Trojan Labor Scholarship at Colorado Christian University

Here at Trojan Labor we are big believers in the power of education. As part of our commitment to education and our local communities, we have scholarships at various colleges and universities across the country. One of those scholarships is at Colorado Christian University. We are pleased to announce that the recipient of the 2016 Trojan Labor Scholarship at CCU is AnnaRose McDevitt from Fairplay, CO. AnnaRose is a pre-med major who plans on attending Physician Assistant’s school after she completes her undergrad education. We look forward to watching AnnaRose go far at Colorado Christian University and in her career.

scholarship winner

Salaried Employees Time Off

Generally, an exempt “salaried employee,” one that meets the salary exemption and the “duties” test under the Fair Labor Standards Act, must receive full compensation for a week without regard to the number of days or hours worked in that week as long as they work at least some hours that week.

A key part of the salary exemption that a lot of people miss is the duties test.  Not only must employees be compensated at least the minimum salary required by the Department of Labor to be exempt, they must perform (1) executive, (2) professional, or (3) administrative job functions.
Assuming an employee meets both tests, there are seven exceptions to the full-week’s pay requirement:
(1) An exempt employee is absent from work for one or more full days for personal reasons, other than sickness or disability.  If they are absent for two full days, you can dock them two full days.  If they are absent for one and a half days, you can dock them for one day.
(2) Absences of one or more full days because of sickness or disability if the deduction is made in accordance with a true policy or practice of providing compensation for loss of salary because of sickness or disability.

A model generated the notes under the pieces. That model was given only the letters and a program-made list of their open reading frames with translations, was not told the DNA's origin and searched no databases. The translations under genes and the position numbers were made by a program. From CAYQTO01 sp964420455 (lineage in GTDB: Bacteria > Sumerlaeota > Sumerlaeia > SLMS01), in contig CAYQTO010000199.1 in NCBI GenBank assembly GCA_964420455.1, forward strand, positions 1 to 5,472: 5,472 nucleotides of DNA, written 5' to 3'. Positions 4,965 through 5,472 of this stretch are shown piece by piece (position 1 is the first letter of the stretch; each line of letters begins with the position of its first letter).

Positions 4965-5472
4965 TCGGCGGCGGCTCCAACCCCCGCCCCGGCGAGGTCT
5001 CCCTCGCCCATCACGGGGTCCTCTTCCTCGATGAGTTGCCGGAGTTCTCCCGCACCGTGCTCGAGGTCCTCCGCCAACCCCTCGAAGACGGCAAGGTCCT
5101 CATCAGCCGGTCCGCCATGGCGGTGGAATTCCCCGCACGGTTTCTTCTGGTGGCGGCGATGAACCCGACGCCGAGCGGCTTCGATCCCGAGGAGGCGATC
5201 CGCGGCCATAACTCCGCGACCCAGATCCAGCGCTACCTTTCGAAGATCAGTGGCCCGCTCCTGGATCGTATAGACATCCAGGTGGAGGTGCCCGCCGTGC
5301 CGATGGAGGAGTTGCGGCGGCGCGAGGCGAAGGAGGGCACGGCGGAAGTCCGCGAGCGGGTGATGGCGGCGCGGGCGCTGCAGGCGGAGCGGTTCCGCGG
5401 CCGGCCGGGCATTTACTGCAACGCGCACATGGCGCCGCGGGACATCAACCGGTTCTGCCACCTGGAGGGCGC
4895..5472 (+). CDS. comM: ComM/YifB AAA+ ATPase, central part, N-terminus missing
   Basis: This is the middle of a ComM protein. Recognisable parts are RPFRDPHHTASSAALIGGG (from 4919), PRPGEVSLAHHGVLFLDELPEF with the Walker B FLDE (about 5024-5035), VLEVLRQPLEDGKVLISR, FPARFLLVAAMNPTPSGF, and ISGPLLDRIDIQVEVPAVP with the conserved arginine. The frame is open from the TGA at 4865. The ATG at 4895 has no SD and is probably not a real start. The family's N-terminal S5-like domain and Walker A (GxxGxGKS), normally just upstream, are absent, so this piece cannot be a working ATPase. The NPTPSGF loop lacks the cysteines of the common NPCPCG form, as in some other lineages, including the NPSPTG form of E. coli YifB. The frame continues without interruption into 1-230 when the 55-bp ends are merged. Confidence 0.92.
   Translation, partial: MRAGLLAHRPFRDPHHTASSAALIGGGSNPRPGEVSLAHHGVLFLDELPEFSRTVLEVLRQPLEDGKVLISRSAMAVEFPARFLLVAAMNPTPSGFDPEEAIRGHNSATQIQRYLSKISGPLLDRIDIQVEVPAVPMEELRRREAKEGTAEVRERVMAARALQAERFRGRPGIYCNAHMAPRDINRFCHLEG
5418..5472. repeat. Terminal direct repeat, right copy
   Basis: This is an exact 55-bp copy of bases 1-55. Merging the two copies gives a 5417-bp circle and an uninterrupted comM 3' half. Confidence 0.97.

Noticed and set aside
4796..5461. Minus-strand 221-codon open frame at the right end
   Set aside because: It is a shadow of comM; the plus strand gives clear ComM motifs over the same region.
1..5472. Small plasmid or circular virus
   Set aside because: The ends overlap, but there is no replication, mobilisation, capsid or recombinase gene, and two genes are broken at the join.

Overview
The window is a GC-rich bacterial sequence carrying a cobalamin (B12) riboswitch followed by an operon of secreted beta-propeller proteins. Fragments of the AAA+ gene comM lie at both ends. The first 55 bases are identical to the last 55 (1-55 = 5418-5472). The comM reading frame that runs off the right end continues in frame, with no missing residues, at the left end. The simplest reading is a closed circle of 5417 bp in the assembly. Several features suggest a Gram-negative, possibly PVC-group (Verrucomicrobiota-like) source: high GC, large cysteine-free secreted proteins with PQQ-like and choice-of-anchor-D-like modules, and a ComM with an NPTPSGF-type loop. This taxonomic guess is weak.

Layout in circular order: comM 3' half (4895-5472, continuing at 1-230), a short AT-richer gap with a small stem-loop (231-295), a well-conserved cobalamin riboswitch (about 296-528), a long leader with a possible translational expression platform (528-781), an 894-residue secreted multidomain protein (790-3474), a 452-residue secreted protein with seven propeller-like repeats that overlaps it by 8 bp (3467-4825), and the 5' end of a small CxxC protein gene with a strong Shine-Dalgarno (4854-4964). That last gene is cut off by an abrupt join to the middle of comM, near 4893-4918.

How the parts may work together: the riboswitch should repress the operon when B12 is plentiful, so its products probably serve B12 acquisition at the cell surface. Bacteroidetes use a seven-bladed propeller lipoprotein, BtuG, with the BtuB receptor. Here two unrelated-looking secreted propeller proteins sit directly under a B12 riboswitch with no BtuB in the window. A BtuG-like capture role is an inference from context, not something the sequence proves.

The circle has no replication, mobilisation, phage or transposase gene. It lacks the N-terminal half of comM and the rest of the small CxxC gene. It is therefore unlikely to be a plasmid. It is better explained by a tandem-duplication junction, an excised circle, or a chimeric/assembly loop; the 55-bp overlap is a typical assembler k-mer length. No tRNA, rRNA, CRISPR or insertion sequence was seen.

(3) You cannot deduct for absences because of jury duty, attendance as a witness at trial, or temporary military leave, but you can offset the pay received because of those things.
(4) You can impose penalties for infractions of major safety rules.
(5) You can place someone on unpaid leave for disciplinary suspensions related to workplace conduct or violation of rules.  You can only do this pursuant to a written policy which must be applicable to all employees.
(6) You only have to pay the proportion of the week worked for the first and last week of work.
(7) You don’t have to pay for unpaid leave under the FMLA.  For example, if an employee usually works 40 hours, and they use 4 hours of unpaid leave under the FMLA, the employer can deduct 10 percent of their salary for that week.
These exceptions are very technical, and you should always consult an attorney before relying on any of them.  But used correctly, they are a cost saving tool for employers.

 

 

OSHA Penalties Increased in August

Last year, Congress passed legislation requiring that federal agencies increase their penalties based on inflation.  In response, penalties from the Occupational Safety and Health Administration (OSHA) have increased effective August 1, 2016.  The last time such an increase occurred was 1990.

Maximum penalties for Serious, Other-Than-Serious, Posting Requirements and Failure to Abate issues have increased from $7,000 to $12,471 per violation.  Maximum penalties for willful or repeated violations have increased from $70,000 per violation to $124,709.  OSHA will continue to adjust its penalties each year based on the Consumer Price Index.

Often times, OSHA will include multiple violations in its citations, thus it will likely not be uncommon for employers to experience $50,000 – $100,000 in fines resulting from costly mistakes made at the workplace.

With potential penalties nearly doubling, now is a great time to review your safety programs and ensure compliance with OSHA standards.